These two attributes contain user-defined (pre-declared) structure of the config file. More information about them can be found in Config::BINDish::Grammar documentation, in Pre-declaration section.

$.grammar, $.actions

The final grammar and actions class versions with all registered extensions applied. Both attributes are lazy and clearable in terms of AttrX::Mooish. It means that the following is possible:

say $cfg.grammar.^name; # Config::BINDish::Grammar...
$cfg.clear-grammar;     # Actually, extend-grammar already does this. This line is here to demo the concept only.
say $cfg.grammar.^name; # Config::BINDish::Grammar+{MyApp::GrammarMod}...

IO::Path $.file

If read method was called with :file<...> argument then this attribute will hold corresponding IO::Path object for the file name.

Bool $.flat = False

If set to True then Config::BINDish::Actions will act in flattening mode.


The top node produced by the grammar actions. I.e. it is the result of $<TOP>.ast of the Match object produced by grammar's parse method. For Config::BINDish::Actions it would be an instance of Config::BINDish::AST::TOP. But an extension can produce something to its taste which wouldn't be an AST whatsoever. The only requirement imposed on the object stored in the attribute is to provide get method.

This attribute handles method get.


This attribute stores the Match object produced by grammar's parse method.


extend-grammar( +@ext ), extend-actions( +@ext )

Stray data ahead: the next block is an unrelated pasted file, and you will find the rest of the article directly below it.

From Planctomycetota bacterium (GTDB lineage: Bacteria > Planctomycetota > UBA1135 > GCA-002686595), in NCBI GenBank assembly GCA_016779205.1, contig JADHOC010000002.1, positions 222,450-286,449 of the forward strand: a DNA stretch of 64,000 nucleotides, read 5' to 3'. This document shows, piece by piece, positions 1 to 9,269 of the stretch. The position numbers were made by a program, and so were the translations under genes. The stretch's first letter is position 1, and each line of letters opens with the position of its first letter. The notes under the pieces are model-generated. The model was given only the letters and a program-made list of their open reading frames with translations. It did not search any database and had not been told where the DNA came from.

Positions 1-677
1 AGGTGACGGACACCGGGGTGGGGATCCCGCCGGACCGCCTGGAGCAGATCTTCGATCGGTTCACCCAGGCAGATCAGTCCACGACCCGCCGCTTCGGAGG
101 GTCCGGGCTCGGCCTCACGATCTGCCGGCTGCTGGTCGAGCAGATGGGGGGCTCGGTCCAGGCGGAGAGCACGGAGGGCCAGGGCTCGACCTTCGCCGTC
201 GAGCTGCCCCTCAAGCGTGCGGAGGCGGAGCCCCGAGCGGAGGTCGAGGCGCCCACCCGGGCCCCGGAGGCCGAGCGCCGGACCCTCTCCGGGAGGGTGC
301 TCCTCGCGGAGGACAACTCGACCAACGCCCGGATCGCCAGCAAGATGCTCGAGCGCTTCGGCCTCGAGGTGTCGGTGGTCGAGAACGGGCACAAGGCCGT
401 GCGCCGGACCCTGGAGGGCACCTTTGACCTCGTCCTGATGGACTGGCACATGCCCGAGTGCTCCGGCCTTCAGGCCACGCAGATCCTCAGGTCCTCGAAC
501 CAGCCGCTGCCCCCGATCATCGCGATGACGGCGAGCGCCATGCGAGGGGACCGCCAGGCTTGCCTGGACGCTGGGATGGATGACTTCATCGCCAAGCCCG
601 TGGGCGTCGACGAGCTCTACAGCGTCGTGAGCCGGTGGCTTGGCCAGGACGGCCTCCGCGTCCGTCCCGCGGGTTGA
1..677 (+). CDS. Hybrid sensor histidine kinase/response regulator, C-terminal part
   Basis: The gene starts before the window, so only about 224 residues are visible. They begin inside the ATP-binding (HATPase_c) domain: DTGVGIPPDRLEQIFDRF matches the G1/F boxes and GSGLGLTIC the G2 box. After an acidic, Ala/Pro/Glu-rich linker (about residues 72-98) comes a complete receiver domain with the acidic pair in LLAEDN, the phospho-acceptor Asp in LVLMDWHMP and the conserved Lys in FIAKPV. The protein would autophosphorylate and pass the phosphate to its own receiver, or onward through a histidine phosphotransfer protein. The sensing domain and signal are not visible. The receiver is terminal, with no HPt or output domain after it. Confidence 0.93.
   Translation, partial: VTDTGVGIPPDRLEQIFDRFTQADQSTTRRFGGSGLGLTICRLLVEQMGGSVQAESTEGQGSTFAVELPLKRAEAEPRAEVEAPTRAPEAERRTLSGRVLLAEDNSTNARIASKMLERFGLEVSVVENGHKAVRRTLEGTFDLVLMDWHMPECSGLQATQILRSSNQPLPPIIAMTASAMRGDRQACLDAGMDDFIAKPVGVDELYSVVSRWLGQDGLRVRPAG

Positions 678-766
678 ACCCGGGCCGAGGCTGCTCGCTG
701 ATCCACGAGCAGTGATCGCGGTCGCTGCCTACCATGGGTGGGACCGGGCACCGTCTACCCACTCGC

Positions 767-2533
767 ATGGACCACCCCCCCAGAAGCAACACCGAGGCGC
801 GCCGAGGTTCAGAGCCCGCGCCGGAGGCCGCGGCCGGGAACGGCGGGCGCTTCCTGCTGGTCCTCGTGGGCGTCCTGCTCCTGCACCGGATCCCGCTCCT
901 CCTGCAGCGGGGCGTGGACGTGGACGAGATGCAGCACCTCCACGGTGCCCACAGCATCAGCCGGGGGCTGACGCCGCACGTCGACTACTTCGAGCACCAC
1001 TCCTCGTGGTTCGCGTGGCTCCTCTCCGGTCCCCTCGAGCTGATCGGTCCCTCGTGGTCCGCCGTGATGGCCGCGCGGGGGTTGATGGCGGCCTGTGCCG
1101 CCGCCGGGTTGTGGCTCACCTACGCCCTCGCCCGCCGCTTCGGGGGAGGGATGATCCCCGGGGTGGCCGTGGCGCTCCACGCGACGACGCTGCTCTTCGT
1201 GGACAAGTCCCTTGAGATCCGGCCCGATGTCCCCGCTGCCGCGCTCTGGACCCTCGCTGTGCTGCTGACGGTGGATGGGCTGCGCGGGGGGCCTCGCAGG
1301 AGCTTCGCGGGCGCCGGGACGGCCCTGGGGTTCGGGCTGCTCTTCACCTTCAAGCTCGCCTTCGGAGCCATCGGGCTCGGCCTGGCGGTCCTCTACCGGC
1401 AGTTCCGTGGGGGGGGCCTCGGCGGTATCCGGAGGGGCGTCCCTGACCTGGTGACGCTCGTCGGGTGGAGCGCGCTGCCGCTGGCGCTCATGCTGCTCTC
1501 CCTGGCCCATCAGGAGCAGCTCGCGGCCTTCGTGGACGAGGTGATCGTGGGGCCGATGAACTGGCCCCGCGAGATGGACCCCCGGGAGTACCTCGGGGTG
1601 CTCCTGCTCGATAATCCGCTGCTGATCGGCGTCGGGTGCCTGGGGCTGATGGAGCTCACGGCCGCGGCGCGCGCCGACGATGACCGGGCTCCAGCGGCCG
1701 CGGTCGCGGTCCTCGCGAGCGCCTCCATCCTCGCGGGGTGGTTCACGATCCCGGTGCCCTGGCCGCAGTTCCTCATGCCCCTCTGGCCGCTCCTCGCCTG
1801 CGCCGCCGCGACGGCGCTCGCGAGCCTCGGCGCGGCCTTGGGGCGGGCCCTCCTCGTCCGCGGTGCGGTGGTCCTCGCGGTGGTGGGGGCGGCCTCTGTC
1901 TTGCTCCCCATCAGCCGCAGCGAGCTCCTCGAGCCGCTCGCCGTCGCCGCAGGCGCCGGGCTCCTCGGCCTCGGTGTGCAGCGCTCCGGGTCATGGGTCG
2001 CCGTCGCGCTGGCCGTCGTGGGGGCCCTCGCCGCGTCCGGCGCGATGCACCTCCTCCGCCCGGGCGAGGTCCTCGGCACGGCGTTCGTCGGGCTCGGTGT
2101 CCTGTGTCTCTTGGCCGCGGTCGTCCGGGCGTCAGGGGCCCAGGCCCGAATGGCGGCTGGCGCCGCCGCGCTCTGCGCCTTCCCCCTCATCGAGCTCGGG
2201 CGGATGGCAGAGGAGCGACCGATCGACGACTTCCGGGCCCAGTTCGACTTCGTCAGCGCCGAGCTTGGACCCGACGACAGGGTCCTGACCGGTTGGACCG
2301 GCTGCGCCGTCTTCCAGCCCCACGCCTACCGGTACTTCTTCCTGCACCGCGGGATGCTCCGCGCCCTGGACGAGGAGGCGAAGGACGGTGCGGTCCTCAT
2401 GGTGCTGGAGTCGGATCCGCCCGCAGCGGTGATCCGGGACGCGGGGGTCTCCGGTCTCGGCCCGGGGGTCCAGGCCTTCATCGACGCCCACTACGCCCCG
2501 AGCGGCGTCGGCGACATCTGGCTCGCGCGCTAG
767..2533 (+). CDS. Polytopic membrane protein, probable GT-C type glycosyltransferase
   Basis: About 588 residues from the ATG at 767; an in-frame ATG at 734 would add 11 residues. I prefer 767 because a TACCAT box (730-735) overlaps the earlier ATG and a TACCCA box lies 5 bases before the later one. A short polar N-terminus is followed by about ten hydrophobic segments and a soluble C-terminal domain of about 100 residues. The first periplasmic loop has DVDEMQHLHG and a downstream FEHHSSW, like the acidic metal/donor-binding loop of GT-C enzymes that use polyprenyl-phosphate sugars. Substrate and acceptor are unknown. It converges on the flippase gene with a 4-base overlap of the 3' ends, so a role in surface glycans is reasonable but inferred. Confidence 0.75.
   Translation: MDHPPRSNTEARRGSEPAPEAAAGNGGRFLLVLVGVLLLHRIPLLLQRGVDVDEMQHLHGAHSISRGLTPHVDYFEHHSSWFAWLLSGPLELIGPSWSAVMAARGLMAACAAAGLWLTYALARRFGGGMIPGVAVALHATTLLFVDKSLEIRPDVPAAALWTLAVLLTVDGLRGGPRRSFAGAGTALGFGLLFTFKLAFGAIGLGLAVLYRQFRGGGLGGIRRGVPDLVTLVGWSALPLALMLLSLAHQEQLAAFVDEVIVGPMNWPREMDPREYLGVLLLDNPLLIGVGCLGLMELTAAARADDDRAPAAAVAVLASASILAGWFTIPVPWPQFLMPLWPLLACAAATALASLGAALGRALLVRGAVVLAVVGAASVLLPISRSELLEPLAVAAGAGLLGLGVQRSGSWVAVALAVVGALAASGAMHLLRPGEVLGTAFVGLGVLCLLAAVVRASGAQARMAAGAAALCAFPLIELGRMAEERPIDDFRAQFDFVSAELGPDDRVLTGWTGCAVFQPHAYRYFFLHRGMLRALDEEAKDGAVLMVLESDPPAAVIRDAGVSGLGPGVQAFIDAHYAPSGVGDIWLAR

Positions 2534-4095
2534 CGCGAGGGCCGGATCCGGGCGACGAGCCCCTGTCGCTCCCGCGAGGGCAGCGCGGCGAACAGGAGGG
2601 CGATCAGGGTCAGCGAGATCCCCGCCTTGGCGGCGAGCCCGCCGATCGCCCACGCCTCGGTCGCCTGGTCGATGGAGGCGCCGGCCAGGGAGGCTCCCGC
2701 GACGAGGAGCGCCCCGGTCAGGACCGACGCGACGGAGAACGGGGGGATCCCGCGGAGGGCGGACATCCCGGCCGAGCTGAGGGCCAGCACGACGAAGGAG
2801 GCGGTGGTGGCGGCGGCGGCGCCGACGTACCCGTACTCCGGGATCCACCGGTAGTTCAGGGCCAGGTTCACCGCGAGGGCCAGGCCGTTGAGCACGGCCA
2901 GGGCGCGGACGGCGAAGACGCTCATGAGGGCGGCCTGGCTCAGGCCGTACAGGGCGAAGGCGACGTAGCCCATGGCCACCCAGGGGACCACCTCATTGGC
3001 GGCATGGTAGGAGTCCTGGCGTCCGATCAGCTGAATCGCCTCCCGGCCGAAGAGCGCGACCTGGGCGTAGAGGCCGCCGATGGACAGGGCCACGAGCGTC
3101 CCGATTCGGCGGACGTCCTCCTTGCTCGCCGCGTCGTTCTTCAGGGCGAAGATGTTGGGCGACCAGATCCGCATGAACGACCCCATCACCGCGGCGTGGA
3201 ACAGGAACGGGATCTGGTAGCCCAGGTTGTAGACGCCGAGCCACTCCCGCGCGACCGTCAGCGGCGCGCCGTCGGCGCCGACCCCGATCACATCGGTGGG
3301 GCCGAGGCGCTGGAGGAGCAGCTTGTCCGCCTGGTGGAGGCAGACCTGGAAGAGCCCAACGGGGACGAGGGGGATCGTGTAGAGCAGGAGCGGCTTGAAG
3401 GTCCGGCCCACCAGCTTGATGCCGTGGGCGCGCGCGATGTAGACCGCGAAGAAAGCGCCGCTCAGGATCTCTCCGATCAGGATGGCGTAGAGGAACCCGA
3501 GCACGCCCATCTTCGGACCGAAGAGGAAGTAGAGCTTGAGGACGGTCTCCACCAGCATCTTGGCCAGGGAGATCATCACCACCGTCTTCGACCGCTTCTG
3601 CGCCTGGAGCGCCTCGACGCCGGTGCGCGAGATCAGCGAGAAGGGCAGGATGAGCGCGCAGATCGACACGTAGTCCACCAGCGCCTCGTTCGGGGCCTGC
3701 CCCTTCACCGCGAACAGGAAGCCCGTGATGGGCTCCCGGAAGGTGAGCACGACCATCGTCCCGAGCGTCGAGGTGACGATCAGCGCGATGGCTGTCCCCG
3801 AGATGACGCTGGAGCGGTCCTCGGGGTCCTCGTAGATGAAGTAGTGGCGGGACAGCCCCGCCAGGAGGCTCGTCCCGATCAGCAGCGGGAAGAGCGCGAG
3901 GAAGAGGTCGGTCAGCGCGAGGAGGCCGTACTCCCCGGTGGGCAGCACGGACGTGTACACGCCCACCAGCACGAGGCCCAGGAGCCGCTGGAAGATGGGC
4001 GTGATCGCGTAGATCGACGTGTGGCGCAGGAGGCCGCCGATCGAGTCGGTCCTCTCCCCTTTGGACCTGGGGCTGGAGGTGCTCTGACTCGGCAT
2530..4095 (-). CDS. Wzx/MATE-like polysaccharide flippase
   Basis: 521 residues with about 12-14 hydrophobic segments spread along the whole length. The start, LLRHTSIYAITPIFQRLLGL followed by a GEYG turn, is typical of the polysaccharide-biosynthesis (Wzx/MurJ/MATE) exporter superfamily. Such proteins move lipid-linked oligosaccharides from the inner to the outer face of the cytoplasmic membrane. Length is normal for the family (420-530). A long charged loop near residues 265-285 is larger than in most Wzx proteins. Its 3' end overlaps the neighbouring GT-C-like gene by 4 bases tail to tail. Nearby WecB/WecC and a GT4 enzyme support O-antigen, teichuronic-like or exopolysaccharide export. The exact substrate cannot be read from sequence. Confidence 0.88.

Interface to dynamically register extensions. Take a list of roles and records them as extensions. Then it clears $.grammar or $.actions attributes, respectively. Both return self to allow method call chaining.

build-grammar(), build-actions()

Methods used by AttrX::Mooish to lazily initialize $.grammar and $.actions attributes respectively.

multi method read(Config::BINDish:U: |args)

Instantiates Config::BINDish class and re-invokes read method on the instance with args capture.

multi method read(IO:D(Str:D) :$file, |args), multi method read(Str:D :$string, |args)

Parses a configuration stored either in a $string or in a $file and returns the resulting Match object. The capture args is passed over to the parse method of $.grammar alongside with $.actions, $.strict, $.flat, %.blocks, and %.options attributes.

The method returns what is returned by grammar's parse method. The same value is then stored in $.match attribute.

multi get(...)

Method is handled by $.top attribute. See Config::BINDish::AST::Blockish for detailed method description.


By default this module exports only BINDish-grammar and BINDish-actions traits. But if used with either "op" or "ascii-op" positional arguments it will also export request operator in either unicode or ASCII form:

use Config::BINDish <op>;
my $cfg = Config::BINDish.new.read(...);
say $cfg ∷ :top-block<name> ∷ "option";


use Config::BINDish <ascii-op>;
my $cfg = Config::BINDish.new.read(...);
say $cfg :: :top-block<name> :: "option";

Note that :: (ASCII version) may conflict with Raku's name resolution. Though in my tests this never happened, I would still prefer the unicode version over the ASCII.

More information about the operator can be found in Config::BINDish::Ops.



(c) 2023, Vadim Belman vrurg@cpan.org


Artistic License 2.0

See the LICENSE file in this distributio